By: Author John Cunningham. Published: 2019/06/28 at 3:18 pm
It’s more than a little disappointing. You bought a new mower so you could avoid breakdowns, troubleshooting, and hauling broken mowers to the shop. Don’t let this minor he-cup spoil the excitement of a new mower.
These types of problems are usually simple, and I’ll bet you can fix them right now.
Six common reasons a new mower won’t start:
1 Engine oil level low
2 Gas stale
3 Gas tap off
4 Choke Off
5 Bail lever off
6 Plug wire off
If all this stuff checks out, we’ll dig a little deeper, but we won’t do anything that will void your warranty.
1 Check The Engine Oil Level
This might sound too simplistic, but stay with me. Mowers are usually shipped without oil, and some mower engines are fitted with a low-oil level safety switch. This means if the oil is low, the mower won’t start.
Check the oil level; the average mower will take from empty .65 us quarts/ .6 lt of 5w30 or 10w30 engine oil. But only fill a little oil at a time, as too much oil is bad also; it will cause excessive crankcase pressure that may cause a no-start.
I wrote a complete guide about checking your oil, and you can check that out here.
Oil – Check oil level (the upper mark is correct)
2 Is The Gas Fresh?
This one might sound simplistic, too, but is there gas in the mower, and was the gas fresh? Did you know gas older than one month is likely stale unless you’re using a gas stabilizer? Was the gas can clean? A dirty refill can be a source of lots of problems. Clean out your gas can at the start of the season and fill it with fresh gas; use a gas stabilizer if you’re going to store your gas for longer than a month.
Gas stabilizer – Add to gas tank to prevent carburetor gumming. Check out the Gas stabilizer video.
3 Is The Gas Tap On?
Not all mowers will have a gas tap, but if it’s turned off, the mower isn’t getting gas and so won’t start. If your mower has a tap, you will find it by following the gas line from the tank to the carburetor or checking your mower specification in the owner’s manual.
I wrote a post about finding and using your gas tap, and you can check it out here, or check out the video here.
Gas On – Not all models will have a gas tap.
4 Is The Choke On?
All mower engines will need extra gas to start from cold. Your mower may have a choke lever or primer bulb that you press. More sophisticated models may have an automatic choke. Check which type you have by looking at the controls or referring to the owner’s manual.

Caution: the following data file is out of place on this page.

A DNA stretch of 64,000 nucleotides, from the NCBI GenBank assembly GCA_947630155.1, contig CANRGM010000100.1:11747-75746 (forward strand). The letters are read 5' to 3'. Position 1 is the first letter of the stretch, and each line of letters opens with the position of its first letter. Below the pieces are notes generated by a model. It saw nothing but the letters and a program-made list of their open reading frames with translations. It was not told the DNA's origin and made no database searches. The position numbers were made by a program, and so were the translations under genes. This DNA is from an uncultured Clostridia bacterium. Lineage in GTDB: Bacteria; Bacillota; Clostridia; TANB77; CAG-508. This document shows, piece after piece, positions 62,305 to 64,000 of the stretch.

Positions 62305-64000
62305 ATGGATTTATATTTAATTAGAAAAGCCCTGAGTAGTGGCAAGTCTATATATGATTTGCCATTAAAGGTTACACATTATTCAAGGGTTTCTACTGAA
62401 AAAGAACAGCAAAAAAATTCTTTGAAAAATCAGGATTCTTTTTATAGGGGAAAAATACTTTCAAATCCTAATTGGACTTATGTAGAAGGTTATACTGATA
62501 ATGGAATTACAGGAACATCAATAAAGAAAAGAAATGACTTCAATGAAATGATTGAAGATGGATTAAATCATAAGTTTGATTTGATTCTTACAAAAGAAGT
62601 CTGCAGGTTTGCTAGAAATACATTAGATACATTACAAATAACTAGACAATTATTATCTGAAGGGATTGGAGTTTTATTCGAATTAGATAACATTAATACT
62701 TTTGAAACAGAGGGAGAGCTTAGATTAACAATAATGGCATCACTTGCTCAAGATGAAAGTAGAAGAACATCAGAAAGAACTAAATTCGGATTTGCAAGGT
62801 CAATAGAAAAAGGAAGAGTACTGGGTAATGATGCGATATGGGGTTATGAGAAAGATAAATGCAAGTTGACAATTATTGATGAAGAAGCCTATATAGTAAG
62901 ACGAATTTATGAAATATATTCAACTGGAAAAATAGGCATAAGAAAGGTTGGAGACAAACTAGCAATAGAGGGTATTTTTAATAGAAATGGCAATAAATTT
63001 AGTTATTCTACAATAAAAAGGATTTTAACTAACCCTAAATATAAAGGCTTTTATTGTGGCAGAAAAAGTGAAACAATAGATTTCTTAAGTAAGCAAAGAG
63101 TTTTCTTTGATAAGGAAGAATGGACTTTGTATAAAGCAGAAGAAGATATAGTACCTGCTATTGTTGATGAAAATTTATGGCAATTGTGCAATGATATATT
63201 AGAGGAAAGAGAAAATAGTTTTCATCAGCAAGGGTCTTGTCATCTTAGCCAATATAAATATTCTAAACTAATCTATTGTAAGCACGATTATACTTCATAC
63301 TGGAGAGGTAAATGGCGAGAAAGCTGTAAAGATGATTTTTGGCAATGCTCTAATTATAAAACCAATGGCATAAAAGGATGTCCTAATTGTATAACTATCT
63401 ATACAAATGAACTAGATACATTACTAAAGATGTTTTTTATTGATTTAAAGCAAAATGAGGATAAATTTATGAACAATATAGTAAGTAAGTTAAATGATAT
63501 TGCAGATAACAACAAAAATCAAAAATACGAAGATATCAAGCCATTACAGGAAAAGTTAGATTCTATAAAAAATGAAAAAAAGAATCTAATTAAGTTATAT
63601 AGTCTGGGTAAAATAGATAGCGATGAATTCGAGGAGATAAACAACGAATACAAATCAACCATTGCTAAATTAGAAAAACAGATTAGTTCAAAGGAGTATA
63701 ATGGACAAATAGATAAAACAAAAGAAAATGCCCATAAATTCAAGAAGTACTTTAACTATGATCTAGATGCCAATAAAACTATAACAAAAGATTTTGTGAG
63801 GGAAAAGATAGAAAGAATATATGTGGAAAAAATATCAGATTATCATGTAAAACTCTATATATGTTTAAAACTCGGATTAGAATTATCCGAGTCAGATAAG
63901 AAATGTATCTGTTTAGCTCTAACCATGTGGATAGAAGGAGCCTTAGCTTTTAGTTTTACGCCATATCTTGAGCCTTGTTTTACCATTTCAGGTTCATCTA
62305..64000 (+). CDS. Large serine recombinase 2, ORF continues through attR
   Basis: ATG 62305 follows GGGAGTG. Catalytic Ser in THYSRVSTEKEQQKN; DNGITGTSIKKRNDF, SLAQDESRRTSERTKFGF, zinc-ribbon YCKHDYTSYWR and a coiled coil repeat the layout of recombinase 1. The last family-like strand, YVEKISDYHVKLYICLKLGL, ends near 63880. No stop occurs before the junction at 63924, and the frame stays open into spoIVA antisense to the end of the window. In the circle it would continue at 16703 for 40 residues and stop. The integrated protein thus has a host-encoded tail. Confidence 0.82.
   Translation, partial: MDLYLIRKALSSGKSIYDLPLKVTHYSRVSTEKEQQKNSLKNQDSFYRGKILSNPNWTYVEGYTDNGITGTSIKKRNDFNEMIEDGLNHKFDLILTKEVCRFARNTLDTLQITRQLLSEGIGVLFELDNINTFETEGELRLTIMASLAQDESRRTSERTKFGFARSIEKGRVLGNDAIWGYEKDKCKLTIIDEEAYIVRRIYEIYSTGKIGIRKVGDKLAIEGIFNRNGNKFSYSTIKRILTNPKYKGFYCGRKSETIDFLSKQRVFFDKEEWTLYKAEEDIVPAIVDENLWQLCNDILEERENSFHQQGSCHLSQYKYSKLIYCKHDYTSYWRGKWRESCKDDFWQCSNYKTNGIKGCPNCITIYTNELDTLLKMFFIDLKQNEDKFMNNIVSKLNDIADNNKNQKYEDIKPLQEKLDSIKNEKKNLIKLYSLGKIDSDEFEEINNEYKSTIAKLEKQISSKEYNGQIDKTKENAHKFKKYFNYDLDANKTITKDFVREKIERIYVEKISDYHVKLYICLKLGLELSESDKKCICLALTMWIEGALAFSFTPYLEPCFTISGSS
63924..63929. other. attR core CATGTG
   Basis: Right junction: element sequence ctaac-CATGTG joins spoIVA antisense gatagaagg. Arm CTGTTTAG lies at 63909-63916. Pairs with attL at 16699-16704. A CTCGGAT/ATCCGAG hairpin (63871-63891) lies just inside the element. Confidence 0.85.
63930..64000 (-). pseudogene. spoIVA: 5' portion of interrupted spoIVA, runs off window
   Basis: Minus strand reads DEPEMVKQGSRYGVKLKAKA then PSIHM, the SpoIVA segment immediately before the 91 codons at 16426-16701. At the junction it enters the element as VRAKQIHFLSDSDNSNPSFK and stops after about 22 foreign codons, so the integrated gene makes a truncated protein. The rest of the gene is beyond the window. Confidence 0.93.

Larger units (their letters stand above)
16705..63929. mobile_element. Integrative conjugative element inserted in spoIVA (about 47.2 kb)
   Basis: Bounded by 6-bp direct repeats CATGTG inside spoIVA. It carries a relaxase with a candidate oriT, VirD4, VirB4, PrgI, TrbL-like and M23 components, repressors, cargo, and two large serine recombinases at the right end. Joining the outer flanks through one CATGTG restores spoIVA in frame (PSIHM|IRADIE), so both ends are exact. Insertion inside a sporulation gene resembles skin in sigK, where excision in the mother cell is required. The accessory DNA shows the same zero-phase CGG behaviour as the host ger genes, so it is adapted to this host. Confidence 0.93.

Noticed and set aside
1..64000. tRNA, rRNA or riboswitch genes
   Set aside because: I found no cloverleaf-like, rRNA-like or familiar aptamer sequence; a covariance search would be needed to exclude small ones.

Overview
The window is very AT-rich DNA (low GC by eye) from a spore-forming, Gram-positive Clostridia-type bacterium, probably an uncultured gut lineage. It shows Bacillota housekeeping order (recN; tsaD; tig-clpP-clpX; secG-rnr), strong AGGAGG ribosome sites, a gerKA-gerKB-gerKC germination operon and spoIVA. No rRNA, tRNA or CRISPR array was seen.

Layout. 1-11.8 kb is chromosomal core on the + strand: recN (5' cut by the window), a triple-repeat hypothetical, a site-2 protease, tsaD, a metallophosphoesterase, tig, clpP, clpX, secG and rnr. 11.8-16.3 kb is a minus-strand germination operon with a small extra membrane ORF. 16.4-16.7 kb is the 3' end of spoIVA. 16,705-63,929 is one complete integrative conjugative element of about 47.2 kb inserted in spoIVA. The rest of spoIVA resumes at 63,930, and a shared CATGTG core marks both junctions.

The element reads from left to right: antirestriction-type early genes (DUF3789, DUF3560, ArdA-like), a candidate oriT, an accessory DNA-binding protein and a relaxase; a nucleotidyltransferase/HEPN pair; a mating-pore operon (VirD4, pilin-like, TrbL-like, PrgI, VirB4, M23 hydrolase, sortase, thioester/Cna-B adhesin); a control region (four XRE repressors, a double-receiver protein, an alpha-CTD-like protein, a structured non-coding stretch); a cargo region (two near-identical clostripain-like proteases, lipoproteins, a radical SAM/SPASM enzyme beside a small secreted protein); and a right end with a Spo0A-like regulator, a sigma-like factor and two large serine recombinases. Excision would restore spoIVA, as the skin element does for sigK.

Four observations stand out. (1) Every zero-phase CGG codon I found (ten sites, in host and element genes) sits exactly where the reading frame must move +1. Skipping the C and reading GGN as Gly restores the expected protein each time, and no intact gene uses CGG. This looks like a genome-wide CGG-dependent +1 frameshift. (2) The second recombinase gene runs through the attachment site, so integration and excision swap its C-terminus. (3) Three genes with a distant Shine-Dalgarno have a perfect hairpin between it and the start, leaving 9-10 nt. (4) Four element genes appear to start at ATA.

I wrote a complete post on starting a lawnmower, which you can check out here (Link to starting a mower post).
Choke On – Some models will have an auto choke or a primer bulb.
5 Is The Bail Lever On?
The Bail lever, also known as a dead man’s lever, is basically the on/off switch in the form of a lever. It’s located on the handlebars and must be held in order for the engine to run and stay running.
Not all mowers will have a bail lever. If your mower has a blade engage control lever, which is usually fitted to higher-end mowers, then you won’t have a stop/start bail lever.
Releasing the bail lever kills the engine. If your mower is a self-drive, it will likely have two of these levers that confusingly look very similar. The stop/start bail lever will be marked with a stop sign or just colored red, and it is usually the upper lever. Check out “How to start a mower.”
Bail Lever – Most mowers will have a bail lever.
6 Is The Plug Wire On?
The spark plug wire lives right at the front of the engine and may not be fitted securely. If the plug wire is off, the mower will not start. It’s a black rubber-coated wire with a boot on the end. Check that it’s in place and secure.
Plug Wire – Check it is fitted securely.
Check Owners Manual
Obviously, one of the last things we all do is read the owner’s manual. But seriously, it’s worth checking; it may have a troubleshooting guide or some particular procedure required for your model mower. Check out their website, too; it may have a helpful video guide on assembling and starting the mower.
Why Does My Mower Flood?
This often happens when a mower is cranked over repeatedly without the mower starting. The engine gets way too much gas, and the spark plug gets saturated in fuel, which prevents it from creating a good spark.
You’ll know if your mower is flooded because it will stink of gas, and sometimes gas will leak from the carburetor. Turning the mower on its side during assembly can cause the engine to flood. It’s OK to turn your mower over; just be sure the carburetor side faces up.
To fix this problem, simply remove the air filter and take a 30-minute coffee break. This will allow the mower to dry out. Try starting the mower again, this time without any choke, and until it runs, leave the air filter off.
Pull starting a mower on full choke more than 4 or 5 times may cause the engine to flood. Check out the video on how to unflood your mower.
Flooding – Remove the air filter and take a coffee break.
Bad gas in a lawnmower, how to fix it? Drain the gas tank by removing the fuel line. Remove the carburetor fuel bowl, clean it, and refit. Fill the tank with fresh gas and start mowing.
Do pull-start lawnmowers have batteries? Pull-start mowers don’t have batteries. They don’t need a battery to run; the turning of the engine causes the coil to produce a voltage strong enough to fire the spark plug.
- About the Author
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John Cunningham is an Automotive Technician and writer at Lawnmowerfixed.com.
He’s been a mechanic for over twenty-five years and shares his know-how and hands-on experience in our DIY repair guides.
Johns’s fluff-free How-to guides help homeowners fix lawnmowers, tractor mowers, chainsaws, leaf blowers, power washers, generators, snow blowers, and more.